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What is a Water Stick?

Water sticks are a type of insect in the water scorpion group.  Water scorpions are large, aquatic true bugs in the insect order Hemiptera and family Nepidae.  They are common insects with a long tube (=respiratory siphon) that protrudes from the back end:

water stick, top view

Water stick, top view

The water sticks are a particular type of water scorpion, those in the genus Ranatra, and include species that are very long and narrow and similar in shape to walking sticks. These insects have long, thin legs with the front pair folding back on themselves in a praying mantid style raptorial (=grasping) leg:

Close up of water stick front end

Close up of water stick front end

Water sticks are sit-and-wait predators.  They cling to objects underwater (rocks, vegetation, etc), hold their legs out in front of their bodies, and wait for prey to swim by.  When prey comes near, a water stick will attempt to grab it with its raptorial forelegs.  If successful, it will use its forelegs to hold the captured animal in place and consume it.  The water stick’s short “beak” (visible above) protrudes from the front of the head and is used to inject chemicals that both paralyze and digest prey, liquefying the muscle inside the prey animal so that the water stick can suck up the resulting juices through its mouthparts.  Water sticks are known to eat small fish, tadpoles, and other aquatic insects, anything they can capture and subdue with their forelegs.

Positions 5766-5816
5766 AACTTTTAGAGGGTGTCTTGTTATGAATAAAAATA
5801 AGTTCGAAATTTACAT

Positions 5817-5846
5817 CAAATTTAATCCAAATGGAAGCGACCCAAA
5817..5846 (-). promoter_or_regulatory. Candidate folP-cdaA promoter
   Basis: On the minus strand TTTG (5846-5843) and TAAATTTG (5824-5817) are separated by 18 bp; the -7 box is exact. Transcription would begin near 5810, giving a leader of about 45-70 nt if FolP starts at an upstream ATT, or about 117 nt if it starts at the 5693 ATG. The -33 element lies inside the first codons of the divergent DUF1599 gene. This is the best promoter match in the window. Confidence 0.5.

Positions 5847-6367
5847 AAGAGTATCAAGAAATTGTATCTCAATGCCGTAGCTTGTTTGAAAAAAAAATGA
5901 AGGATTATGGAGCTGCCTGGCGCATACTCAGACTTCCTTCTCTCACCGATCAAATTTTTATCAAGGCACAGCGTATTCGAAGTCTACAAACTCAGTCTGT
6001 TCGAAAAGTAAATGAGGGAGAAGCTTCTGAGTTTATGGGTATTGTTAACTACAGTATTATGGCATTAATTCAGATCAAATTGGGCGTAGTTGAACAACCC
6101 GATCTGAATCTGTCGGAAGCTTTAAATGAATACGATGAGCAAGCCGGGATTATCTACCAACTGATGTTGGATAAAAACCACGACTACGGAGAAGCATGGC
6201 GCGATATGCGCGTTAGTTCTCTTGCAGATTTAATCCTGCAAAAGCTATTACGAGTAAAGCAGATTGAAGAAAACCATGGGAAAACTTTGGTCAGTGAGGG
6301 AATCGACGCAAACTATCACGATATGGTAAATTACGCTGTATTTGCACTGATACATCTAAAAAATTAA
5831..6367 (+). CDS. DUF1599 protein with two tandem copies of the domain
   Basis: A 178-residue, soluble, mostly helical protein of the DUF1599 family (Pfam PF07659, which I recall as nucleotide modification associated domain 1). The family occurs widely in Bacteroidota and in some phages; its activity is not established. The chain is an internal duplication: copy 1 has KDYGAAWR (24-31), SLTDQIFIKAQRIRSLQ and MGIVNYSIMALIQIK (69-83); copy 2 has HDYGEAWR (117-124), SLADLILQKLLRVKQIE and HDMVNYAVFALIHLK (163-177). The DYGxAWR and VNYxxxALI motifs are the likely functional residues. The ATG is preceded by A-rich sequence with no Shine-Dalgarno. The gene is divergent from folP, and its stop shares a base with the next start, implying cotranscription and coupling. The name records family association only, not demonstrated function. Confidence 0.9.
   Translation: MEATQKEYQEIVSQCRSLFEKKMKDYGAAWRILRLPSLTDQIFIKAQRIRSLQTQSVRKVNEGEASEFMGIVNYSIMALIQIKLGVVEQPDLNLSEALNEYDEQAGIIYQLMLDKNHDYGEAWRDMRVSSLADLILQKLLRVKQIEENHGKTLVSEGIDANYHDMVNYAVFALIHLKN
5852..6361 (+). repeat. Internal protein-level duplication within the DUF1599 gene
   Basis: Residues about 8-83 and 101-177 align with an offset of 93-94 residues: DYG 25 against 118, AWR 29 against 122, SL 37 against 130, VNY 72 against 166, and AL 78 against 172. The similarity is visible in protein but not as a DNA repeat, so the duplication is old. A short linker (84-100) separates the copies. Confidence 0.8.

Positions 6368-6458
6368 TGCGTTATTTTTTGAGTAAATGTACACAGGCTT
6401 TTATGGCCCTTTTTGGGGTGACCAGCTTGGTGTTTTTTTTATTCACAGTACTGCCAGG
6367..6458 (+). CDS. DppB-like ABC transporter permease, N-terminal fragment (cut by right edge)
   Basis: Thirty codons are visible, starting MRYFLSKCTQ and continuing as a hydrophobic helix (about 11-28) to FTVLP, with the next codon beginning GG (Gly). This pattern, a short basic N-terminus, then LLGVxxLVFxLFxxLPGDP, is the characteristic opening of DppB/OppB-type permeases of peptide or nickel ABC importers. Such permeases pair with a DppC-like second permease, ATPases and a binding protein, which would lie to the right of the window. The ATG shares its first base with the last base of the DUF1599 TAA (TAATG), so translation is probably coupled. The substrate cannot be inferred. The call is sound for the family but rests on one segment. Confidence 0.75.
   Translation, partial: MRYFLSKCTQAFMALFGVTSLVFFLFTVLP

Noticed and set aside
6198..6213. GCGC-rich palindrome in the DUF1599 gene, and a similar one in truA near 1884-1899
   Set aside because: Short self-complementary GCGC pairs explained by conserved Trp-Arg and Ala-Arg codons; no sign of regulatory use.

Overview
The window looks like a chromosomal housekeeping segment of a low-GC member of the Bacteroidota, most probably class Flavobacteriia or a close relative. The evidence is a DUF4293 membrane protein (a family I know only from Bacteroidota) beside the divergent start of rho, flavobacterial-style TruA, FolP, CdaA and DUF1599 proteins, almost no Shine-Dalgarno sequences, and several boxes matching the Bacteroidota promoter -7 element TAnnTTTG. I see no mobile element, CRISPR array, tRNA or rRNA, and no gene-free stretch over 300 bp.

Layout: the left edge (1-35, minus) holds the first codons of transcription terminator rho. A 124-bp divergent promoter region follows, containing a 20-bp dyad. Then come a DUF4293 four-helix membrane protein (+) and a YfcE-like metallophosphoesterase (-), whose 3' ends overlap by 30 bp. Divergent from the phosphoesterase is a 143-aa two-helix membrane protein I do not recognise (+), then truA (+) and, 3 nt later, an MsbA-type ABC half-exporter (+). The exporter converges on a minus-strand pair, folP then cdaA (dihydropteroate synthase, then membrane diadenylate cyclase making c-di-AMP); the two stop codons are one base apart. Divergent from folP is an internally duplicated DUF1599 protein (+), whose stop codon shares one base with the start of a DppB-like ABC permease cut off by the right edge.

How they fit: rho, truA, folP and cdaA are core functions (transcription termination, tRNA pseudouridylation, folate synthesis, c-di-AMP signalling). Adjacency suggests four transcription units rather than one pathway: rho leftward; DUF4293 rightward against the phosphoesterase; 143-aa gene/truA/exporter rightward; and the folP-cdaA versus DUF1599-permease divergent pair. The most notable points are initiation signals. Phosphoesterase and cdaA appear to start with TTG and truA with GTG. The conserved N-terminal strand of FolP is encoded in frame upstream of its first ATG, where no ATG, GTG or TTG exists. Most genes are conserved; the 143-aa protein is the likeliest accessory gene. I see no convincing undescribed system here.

Water sticks are poor swimmers with legs rather ill-adapted to life in aquatic habitats.  You will most often find them clinging to vegetation just below the surface, sitting so that the tip of the posterior “snorkel” (i.e. the respiratory siphon) sits above the surface of the water.  In this position, the water sticks have constant access to air and can avoid making trips to the surface to breathe, allowing them to remain still and avoid detection by both predators and prey.  Water sticks can, however, dive below the surface for several minutes if disturbed.

You may find many water sticks together in one area (hundreds or thousands!), especially in low quality water.  Polluted waters are often oxygen poor and aquatic insects that breathe dissolved oxygen in the water are unable to survive there.  Water sticks are found in a variety of habitats and water qualities in part because they do not depend on dissolved oxygen and breathe at the surface instead.  As a result, they tend to be pollution-tolerant and are often found in polluted waters where very few other species live.

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